A gorgeous show of Christian art

After a gap of 11 years, artist Paul Bhonsle had a showing of his Christian iconographic art works. This was also the right time for him to revisit the need for restoring the mural, Odyssey of Faith he painted in 2009.

By Bhakti Chuganee
New Update

The mural, Odyssey of Faith, painted by Paul Bhonsle of the wall of the Chapel at Kothachi Wadi. The artist wants to restore this work as a mosaic.

Recently artist Paul Bhonsle had a showing of his Christian iconographic art works at the Kothachi Wadi festival in Mumbai. Though it was supposed to be Paul’s solo showing after a gap of 11 years, as the dates coincided with the Kothachi Wadi festival it was also the right time to revisit the mural, Odyssey of Faith, which he had painted on the wall near the Chapel in 2009. 

The passing years have taken its toll on the wall, and the mural painted on it has faded. Now Paul wants to enhance the painting to give it a sense of permanence. He feels the best way to do it is to turn it into a mosaic. However, as the wall is also not in the best of condition, there is a need to rebuild and restore it first.

Though Paul Bhonsle's works are in the Christian
iconographic style, they have elements of Hinduism
as well.

As the mural later became a painting it shouldn’t be a problem to get a clear picture of the painting on the mural in order to redo it. “As the original size of the painting is 2 ft x 2 ft, we are trying to see the maximum we can blow it up to as the wall is at least 10 ft. wide. Even if it becomes a small mural it can look very pretty if done in mosaic. Mosaic will last longer and is easy to maintain. We are trying to see how to go about it. However, we need funding for this project,” says Paul.

The show itself had 24 works in all - 15 paintings and 9 works on the Indian mustard and white jars, also known as the pickle jars. The work on the ceramic jars is in oils and 24 karat gold leaf. “I look at the pickle jar as a metaphor for preservation,” he says.

Paul works with oils and 24 karat gold leaf. Though not many artists work with 24 karat gold leaf, some do use it in a very abstract form. However, the use of gold leaf is getting restrictive now as it is just getting dearer. Paul uses it in the manner one would use it for religious icons. “In the Christian context, gold has many connotations. It talks about paradise, it talks about power, and it refers to God. Gold is a very important element, as that’s what gives that energy. So I would never use artificial gold within the painting and it becomes essential for me to use gold leaf,” says Paul. Paul’s works are priced starting from Rs1.75 lakh. The ceramic jars are priced at Rs2.5 lakh each.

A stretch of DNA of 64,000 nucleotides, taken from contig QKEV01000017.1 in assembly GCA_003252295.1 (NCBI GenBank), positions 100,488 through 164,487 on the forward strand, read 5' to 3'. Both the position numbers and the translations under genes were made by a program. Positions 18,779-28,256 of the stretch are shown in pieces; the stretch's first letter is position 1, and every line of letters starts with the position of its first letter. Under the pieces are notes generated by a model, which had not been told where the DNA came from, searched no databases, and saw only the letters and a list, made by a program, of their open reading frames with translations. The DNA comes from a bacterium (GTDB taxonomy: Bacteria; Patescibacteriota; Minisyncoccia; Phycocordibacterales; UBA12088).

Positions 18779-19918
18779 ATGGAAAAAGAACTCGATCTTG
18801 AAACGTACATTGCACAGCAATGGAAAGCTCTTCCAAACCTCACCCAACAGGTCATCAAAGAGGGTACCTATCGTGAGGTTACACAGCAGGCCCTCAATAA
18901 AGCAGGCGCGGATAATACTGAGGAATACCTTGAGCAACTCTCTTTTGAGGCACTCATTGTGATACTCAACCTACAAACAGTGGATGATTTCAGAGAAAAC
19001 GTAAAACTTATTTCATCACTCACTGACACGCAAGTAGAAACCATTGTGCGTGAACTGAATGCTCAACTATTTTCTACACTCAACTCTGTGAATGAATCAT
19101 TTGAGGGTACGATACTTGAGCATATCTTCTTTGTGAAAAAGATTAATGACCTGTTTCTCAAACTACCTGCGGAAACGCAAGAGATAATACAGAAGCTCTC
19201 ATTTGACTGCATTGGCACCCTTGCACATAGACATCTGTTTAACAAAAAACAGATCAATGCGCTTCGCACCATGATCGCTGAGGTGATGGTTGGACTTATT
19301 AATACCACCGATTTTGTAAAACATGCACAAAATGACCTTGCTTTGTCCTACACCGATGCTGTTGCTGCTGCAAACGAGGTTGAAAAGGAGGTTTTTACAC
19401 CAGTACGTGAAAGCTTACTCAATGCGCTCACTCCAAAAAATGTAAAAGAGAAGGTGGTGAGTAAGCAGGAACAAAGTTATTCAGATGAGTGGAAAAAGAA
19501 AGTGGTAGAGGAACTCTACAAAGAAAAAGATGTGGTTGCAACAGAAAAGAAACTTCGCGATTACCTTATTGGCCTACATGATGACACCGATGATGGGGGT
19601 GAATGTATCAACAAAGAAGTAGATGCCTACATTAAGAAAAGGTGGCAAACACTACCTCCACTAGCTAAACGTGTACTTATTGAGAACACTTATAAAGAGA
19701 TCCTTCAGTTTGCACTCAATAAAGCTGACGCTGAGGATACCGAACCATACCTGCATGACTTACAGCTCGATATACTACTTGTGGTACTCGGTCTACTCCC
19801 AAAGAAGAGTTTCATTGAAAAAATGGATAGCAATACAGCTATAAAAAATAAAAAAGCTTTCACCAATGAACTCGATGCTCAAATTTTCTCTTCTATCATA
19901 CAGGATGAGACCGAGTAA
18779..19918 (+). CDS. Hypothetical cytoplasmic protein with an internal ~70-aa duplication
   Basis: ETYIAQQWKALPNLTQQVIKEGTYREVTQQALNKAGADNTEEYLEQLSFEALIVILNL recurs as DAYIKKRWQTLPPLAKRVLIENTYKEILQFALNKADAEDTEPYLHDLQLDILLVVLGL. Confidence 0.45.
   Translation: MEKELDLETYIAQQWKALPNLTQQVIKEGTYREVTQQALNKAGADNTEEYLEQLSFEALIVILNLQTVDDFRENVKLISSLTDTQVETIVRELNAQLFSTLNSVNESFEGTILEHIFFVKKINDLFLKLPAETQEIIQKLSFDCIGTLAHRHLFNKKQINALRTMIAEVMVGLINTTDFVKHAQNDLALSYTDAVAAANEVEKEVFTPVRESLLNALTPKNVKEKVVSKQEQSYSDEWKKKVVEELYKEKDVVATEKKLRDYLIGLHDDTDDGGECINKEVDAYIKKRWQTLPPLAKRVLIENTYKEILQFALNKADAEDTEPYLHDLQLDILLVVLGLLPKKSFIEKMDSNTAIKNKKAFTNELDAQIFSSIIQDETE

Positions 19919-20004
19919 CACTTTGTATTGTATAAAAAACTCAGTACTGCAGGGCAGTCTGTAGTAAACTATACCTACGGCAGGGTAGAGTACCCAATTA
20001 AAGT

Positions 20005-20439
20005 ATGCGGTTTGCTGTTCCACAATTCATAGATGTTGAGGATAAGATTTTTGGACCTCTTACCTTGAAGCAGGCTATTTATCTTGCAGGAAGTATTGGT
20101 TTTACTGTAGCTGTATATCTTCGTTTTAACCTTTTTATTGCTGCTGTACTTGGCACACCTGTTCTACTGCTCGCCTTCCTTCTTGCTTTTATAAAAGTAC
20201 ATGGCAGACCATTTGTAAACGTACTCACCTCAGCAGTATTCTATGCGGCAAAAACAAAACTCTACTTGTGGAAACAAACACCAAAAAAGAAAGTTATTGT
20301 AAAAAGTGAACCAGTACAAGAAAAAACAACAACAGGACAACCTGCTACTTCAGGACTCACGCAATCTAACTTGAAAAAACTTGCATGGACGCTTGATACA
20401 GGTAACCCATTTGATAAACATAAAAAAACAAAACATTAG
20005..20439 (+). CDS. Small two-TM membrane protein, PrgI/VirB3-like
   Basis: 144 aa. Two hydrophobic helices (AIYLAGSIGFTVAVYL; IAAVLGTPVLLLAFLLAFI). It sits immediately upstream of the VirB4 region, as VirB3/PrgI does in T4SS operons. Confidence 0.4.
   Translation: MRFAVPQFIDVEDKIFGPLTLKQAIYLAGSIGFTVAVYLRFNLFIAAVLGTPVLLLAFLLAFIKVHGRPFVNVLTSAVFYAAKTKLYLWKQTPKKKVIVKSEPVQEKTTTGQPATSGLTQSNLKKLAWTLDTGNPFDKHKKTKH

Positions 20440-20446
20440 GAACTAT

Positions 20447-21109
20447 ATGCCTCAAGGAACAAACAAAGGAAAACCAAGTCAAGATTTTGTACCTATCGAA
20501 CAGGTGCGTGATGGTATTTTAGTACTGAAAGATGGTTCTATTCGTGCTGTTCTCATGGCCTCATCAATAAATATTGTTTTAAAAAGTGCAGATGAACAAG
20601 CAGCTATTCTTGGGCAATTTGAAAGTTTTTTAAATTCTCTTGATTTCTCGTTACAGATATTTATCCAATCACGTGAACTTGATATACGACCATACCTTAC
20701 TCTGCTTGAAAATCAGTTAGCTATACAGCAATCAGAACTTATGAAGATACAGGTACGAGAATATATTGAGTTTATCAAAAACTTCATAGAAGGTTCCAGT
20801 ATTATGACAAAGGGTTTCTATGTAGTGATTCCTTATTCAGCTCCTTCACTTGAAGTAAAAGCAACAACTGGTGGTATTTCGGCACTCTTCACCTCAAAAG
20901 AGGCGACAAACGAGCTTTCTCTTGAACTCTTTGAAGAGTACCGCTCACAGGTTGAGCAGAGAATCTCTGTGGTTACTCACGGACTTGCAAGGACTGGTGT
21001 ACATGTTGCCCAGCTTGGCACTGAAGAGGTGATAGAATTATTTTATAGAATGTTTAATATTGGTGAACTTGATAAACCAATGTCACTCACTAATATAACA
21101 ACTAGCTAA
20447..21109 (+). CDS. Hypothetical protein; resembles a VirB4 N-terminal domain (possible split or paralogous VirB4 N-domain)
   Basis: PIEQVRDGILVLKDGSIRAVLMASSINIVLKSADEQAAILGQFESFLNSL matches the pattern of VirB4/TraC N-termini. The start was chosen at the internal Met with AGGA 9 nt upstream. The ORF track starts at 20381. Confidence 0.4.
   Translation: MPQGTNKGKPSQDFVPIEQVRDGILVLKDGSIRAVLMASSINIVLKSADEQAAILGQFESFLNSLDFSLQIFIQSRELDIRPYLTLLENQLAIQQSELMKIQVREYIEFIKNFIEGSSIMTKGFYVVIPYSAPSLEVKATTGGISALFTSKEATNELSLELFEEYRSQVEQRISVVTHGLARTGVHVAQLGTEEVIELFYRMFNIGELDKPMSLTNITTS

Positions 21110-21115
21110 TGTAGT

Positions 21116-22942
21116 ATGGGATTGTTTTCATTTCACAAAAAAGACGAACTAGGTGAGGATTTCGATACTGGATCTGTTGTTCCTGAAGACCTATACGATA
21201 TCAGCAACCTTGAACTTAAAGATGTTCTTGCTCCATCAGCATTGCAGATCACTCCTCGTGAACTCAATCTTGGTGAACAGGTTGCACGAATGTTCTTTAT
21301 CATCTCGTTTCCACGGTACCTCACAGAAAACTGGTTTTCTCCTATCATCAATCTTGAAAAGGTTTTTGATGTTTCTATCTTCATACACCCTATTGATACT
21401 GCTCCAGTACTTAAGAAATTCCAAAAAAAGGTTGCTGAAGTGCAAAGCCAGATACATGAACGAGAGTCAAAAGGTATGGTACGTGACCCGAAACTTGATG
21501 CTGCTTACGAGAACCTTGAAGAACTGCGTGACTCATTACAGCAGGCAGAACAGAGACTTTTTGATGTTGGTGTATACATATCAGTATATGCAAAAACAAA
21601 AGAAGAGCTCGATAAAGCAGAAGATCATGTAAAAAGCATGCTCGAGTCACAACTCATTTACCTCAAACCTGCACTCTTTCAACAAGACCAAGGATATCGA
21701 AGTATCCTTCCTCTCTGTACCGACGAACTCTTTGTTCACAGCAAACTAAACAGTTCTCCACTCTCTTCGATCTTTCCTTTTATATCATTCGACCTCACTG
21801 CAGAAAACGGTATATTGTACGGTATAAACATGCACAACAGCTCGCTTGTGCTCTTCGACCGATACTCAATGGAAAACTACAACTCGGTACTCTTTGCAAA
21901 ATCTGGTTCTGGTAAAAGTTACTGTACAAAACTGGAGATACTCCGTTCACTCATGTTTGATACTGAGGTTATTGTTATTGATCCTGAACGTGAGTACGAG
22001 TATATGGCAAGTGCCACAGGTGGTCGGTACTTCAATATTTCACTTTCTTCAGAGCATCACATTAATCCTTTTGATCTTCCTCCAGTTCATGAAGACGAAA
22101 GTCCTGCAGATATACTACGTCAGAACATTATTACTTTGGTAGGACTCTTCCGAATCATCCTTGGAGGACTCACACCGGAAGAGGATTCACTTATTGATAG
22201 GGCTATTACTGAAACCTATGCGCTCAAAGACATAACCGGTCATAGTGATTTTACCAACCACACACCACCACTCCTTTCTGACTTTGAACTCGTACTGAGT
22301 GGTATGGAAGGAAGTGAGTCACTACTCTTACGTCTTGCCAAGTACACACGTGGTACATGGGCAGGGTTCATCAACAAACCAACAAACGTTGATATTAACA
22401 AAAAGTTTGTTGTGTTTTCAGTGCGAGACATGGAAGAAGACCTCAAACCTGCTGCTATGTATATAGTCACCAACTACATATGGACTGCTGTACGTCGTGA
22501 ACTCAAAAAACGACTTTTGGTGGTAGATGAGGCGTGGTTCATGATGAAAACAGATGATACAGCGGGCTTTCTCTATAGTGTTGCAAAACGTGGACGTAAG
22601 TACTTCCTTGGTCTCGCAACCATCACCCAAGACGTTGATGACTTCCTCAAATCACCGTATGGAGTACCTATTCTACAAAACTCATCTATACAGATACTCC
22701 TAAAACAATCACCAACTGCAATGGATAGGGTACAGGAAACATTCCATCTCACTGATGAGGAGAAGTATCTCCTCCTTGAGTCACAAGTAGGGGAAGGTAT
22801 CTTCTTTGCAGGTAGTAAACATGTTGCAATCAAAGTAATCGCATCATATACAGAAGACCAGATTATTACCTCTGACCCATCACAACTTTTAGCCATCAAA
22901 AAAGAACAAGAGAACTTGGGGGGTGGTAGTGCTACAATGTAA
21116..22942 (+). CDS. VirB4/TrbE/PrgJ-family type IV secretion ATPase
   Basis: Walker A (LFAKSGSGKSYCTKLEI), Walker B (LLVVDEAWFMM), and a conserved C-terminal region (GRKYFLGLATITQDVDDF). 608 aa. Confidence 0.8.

It takes Paul anywhere between two to three years to prepare a 2’ x 2’piece of art. The image of the work starts in his head. He starts painting directly on the canvas without drawing any outlines. The only probable areas that he makes out is the halo, or if he is painting a crown. These areas are painted and gilded first so that they don’t catch on to the rest of the paint. This has been Paul’s style since his debut in 2004.

Though his subject has always been Christian, it is spiritual too. Previously he was painting in the surrealistic style, with a lot of texture. Over time, he has borrowed a lot from Hinduism, tantra and meditation as well. “Although I am Christian so to say, I don’t practice any organised religion. When I look at myself I think I’m more of a Sufi. Because for me it’s not about having to practice a ritual, it has to be something that comes from within otherwise you simply don’t do it,” he says.

Paul paints with oil and 24 karat gold leaf on the
Indian pickle jars as well.


So how did he go towards Christian iconographic work? Paul comes from a family of Protestant pastors who were practicing under the Church of England. In fact, his grandfather was the last Pastor in the family. Though he stopped going to church at the age of seven, he did go to a catholic school in Mumbai which had a church. He would steal himself off during the recess, or he would finish his recess in class or before hours so he could just loiter around in the church. “The church doors are always open and you were curious. It was the most beautiful place to be in,” he says. It was meditative. The constant exposure to Christian art around him, and him constantly questioning the faith have been influences that have made his work veer towards Christian iconography.

Though he doesn’t read the Bible before starting to paint a subject, he does try to re-collect moments from his childhood, sometimes fantasizing to the point that what he is painting may not be approved with its flaws. Sometimes, there are moments in his life when he gets inspiration from visions of God, or a Saint, or Madonna, or Christ, or the saint Sabya Sahib, a disciple of Fareed baba.

Paul also paints a lot of Indian goddesses too mostly in their child form. “Because the clearest form of God would be their avatar as a child,” he says. I like painting a baby Krishna, a Saraswati like a baby on a lotus, a baby Lakshmi. But these come suddenly. I will be in the midst of painting 10 very intense Christian art works and suddenly something gets triggered and I want to paint a Lakshmi. Suddenly I see elements of Lakshmi coming into that painting as well - elements of a lotus pond, a swan, an elephant and somewhere in the background there are also my saints. That is how the painting the Odyssey of Faith happened,” he says.

So does this mean that, in a way, Paul has come back to the church? “I don’t know if have come back to the church, but I definitely have great faith in the Lord above whoever it may be,” he says.